On October 1, 2015, UK drivers caught vaping or smoking while driving with minors will now be threatened with legal action. A similar ban has already occurred in Wales, and Scotland is currently considering a ban as well. Those caught skirting the law will receive a ticket and a £50 fine. But things could have been much worse.
According to an article posted in November of 2014 on DailyMail.co.uk, the original draft of the legislation contained much more severe financial penalties. Hidden deep within the fine print of the original document, violators would automatically be fined the £50 but could also be slapped with an additional penalty for failing to prevent someone in the car from vaping or smoking. Unless they were able to prove that “reasonable steps” were taken to prevent someone in the car from lighting up, then the total fines could have soared to £10,000 or higher.
Luckily, the law was rewritten before being passed by the British Parliament. According to the Gov.UK website, the regulations are still very strict but not as excessive as originally proposed in 2014. . The law applies to all private vehicles that are “enclosed wholly or partly by a roof.” Even drivers who are seen vaping next to an open window are at risk of being pulled over. An open sunroof or moonroof is also considered partly enclosed. The only vehicles that seem to escape this new legislation are convertibles driven with the top down or any vehicle that is not transporting youngsters under the age of 18. Work vehicles are already covered under existing smoke-free legislation.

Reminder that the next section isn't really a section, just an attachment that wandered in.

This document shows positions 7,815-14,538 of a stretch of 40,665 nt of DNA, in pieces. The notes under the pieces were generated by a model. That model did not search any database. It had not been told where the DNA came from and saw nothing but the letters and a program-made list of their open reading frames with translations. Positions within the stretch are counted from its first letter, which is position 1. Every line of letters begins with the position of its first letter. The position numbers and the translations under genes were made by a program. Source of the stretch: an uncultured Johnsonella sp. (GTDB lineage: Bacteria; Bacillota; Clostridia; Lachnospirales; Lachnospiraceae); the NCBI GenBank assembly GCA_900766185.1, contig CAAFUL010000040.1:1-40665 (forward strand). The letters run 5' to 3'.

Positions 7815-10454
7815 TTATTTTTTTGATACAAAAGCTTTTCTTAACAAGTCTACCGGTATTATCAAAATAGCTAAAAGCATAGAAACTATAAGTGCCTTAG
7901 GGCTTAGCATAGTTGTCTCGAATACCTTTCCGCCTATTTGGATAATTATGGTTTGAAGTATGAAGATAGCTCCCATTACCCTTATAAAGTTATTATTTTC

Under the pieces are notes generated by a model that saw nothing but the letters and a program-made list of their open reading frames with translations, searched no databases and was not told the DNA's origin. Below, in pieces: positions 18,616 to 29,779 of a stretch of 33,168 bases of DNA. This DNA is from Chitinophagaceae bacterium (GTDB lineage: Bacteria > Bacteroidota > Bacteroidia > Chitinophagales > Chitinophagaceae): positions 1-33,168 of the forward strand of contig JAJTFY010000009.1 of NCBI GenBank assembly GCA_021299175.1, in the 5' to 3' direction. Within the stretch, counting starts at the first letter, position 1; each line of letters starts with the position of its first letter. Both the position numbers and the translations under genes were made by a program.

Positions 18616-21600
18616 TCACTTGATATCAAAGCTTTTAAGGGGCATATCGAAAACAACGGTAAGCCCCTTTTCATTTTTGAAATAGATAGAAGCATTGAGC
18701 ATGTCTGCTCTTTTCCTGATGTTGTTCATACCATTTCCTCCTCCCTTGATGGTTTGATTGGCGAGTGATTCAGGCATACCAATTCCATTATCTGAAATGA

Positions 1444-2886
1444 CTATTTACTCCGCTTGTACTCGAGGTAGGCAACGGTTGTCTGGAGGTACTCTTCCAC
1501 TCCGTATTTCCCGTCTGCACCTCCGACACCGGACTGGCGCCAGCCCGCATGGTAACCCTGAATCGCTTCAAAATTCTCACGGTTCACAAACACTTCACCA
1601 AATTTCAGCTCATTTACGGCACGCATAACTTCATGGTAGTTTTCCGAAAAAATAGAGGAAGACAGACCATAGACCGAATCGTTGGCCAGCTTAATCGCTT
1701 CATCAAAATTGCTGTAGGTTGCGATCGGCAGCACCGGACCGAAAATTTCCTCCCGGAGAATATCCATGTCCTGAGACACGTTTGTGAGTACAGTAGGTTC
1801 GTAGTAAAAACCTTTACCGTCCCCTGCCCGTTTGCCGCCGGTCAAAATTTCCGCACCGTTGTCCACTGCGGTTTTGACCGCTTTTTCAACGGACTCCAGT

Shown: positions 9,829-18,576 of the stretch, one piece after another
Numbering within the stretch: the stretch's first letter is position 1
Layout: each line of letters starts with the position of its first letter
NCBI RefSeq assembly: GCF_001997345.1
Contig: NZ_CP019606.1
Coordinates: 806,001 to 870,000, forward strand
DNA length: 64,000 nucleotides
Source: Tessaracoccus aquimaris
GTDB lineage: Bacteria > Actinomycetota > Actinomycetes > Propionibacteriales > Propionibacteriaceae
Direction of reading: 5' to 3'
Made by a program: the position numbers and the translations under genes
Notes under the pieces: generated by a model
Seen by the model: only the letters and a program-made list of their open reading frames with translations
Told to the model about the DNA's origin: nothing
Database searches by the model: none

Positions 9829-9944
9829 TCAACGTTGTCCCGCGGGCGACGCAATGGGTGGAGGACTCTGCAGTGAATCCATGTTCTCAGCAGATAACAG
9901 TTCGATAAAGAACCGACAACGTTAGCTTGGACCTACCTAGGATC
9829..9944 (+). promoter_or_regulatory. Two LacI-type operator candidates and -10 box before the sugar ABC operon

Another loophole exists for drivers under the age of 18 who are driving alone and vaping. Since the new legislation is geared towards protecting minors from the dangers of second-hand smoke, a 17-year old driving alone and vaping would not be breaking the law. However, the minor may still very likely be pulled over by the police. And the retailer or adult who purchased or sold the tobacco or electronic cigarettes to the teenager would also receive a similar £50 fine.
Why is vaping being lumped together with tobacco cigarettes for such drastic legislation? Part of the blame seems to stem from the UK’s Chief Medical Officer, Dame Sally Davies. As far back as February of 2014, Dame Davies has been hitting the BBC News shows with some rather “creative” evidence that suggests vaping is bad for your health. In the below interview, Dame Davies even goes so far as to say that the butterscotch flavorings found in some e-juices leads to chronic lung disease. Even though no scientific evidence is offered by Davies, her opinions and theories on the subject of vaping seem to be a driving force behind this new legislation.
(Courtesy of YouTube/Neil240)